I have started applying my know-how in whole-body control to the
analysis and artificial control of human movement. In this area, I use
multi-contact control techniques to generate motion patterns of
subjects supporting their bodies with hands and feet, and interactive
realtime walking pattern generators to generate practical motions
needed to walk with artificial aids. I have also designed with my
colleagues at Stanford a new algorithm to directly map Cartesian-space
marker trajectories into humanoid models without the need of inverse
kinematic projections, providing a quick tool to analyze human movement.
Motion capture of paraplegic individual with walking aid: Mocap tracking tools help us to map human motion into full body simulations of the human body.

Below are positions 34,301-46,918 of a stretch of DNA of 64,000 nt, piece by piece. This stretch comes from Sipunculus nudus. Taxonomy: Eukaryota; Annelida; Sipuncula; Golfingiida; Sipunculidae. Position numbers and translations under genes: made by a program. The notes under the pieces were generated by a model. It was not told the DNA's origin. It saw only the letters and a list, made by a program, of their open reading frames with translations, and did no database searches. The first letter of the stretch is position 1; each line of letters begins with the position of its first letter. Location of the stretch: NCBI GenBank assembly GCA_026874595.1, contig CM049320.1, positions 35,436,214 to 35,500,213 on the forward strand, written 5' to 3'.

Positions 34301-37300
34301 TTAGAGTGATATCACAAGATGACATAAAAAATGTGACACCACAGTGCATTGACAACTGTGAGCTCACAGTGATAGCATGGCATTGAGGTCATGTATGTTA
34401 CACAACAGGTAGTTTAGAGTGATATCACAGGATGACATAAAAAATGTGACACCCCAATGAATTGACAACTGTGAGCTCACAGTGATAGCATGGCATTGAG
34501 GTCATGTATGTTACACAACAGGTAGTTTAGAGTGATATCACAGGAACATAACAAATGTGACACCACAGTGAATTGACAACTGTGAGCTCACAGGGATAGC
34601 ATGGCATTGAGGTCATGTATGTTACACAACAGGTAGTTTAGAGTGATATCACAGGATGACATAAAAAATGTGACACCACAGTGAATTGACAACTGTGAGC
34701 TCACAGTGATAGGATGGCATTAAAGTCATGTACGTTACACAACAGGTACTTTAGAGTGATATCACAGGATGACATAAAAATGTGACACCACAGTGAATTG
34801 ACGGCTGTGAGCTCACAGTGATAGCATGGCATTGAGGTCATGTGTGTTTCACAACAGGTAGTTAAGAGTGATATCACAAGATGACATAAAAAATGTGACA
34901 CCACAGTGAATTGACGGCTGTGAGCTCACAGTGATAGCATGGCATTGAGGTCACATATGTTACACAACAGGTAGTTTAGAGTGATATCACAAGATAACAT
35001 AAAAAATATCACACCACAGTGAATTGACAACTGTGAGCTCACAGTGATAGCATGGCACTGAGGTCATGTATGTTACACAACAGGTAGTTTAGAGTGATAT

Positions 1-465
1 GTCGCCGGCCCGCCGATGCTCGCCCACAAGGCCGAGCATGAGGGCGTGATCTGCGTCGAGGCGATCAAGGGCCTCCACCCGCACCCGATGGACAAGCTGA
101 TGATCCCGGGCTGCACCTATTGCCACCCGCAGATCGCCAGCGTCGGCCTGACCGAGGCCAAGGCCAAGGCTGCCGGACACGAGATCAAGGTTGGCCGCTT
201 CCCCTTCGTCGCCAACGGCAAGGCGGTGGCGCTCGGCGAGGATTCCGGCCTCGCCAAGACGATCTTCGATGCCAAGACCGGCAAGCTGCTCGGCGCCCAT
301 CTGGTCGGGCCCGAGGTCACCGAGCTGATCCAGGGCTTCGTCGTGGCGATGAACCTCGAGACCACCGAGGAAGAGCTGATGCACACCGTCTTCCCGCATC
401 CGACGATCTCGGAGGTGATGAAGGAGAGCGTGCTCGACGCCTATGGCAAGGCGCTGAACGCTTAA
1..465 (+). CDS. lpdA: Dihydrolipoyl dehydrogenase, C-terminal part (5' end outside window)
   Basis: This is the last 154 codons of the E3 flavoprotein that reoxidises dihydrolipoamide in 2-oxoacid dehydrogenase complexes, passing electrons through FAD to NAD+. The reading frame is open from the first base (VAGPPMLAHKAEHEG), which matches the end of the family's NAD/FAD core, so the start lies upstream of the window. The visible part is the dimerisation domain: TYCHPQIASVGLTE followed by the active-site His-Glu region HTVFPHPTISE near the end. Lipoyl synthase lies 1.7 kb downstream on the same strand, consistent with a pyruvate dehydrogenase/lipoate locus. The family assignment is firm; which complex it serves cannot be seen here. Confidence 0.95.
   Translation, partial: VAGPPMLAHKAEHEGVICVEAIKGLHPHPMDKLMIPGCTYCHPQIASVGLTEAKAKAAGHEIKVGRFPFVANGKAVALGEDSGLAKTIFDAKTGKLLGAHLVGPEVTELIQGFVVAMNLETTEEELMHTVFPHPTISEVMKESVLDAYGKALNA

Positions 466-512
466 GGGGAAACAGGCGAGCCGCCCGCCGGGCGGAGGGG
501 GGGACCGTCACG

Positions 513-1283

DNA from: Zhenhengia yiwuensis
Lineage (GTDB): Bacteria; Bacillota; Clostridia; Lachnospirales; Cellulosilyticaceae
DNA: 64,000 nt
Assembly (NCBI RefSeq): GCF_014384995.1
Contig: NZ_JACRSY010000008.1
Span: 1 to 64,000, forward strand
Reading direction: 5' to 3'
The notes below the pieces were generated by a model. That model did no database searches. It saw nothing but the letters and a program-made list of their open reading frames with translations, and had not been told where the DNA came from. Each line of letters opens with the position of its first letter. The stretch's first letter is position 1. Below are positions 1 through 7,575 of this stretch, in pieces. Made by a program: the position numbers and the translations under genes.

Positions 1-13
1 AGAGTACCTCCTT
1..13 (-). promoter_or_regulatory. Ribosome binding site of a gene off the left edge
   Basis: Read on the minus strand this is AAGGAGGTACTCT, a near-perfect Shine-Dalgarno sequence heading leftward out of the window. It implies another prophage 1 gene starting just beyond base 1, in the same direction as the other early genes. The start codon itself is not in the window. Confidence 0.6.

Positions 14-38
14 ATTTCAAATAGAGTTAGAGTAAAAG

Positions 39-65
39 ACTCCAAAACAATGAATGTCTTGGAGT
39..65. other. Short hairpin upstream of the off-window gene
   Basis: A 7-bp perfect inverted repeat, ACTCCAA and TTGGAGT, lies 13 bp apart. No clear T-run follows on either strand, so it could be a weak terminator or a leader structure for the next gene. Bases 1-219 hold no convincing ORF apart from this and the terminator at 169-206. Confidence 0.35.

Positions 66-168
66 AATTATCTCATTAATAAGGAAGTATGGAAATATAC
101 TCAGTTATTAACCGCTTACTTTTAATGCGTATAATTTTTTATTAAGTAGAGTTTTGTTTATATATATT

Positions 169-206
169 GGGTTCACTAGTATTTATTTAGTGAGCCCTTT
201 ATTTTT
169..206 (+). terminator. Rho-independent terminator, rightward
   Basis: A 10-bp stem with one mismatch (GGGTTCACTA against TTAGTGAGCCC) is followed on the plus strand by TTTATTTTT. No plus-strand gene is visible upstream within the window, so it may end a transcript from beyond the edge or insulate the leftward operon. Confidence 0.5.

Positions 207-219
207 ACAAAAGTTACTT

Simulation of body support with hands and feet: We use multicontact control techniques to create interactive torque control patterns to support the body with hands and feet.
We create humanl-ike walking behaviors by planning the trajectories of
contact centers of pressure associated with the robot’s contacts and
using the resulting center of mass trajectory to synchronize footsteps
in a stable locomotion pattern.
Mapping mocap data:
We apply a direct Cartesian-space marker mapping technique to project
mocap trajectories into humanoid models of test subjects.
Luis Sentis, Jessica Rose, Artificial Gait Generation, Proposal for NIH (under preparation), April 2009.
Oussama Khatib, Emel Demircan, Vincent DeSapio, Luis Sentis, Thor Besier, Scott Delp, Robotics-based Synthesis of Human Motion, Journal of Biomechanics (accepted on March 2009, in press).
Emel Demircan, Luis Sentis, Vincent De Sapio, and Oussama Khatib, Human motion reconstruction by direct control of marker trajectories, (In press) Advances in Robot Kinematics (ARK), Springer, 11th International Symposium, Batz-sur-Mer, France, June 2008.
Oussama Khatib, James Warren, Vincent De Sapio, Luis Sentis, Human-Like Motion From Physiologically-Based Potential Energies, Advances in Robot Kinematics, Kluwer Academic Publishers, first edition, 2004, pp. 149-163.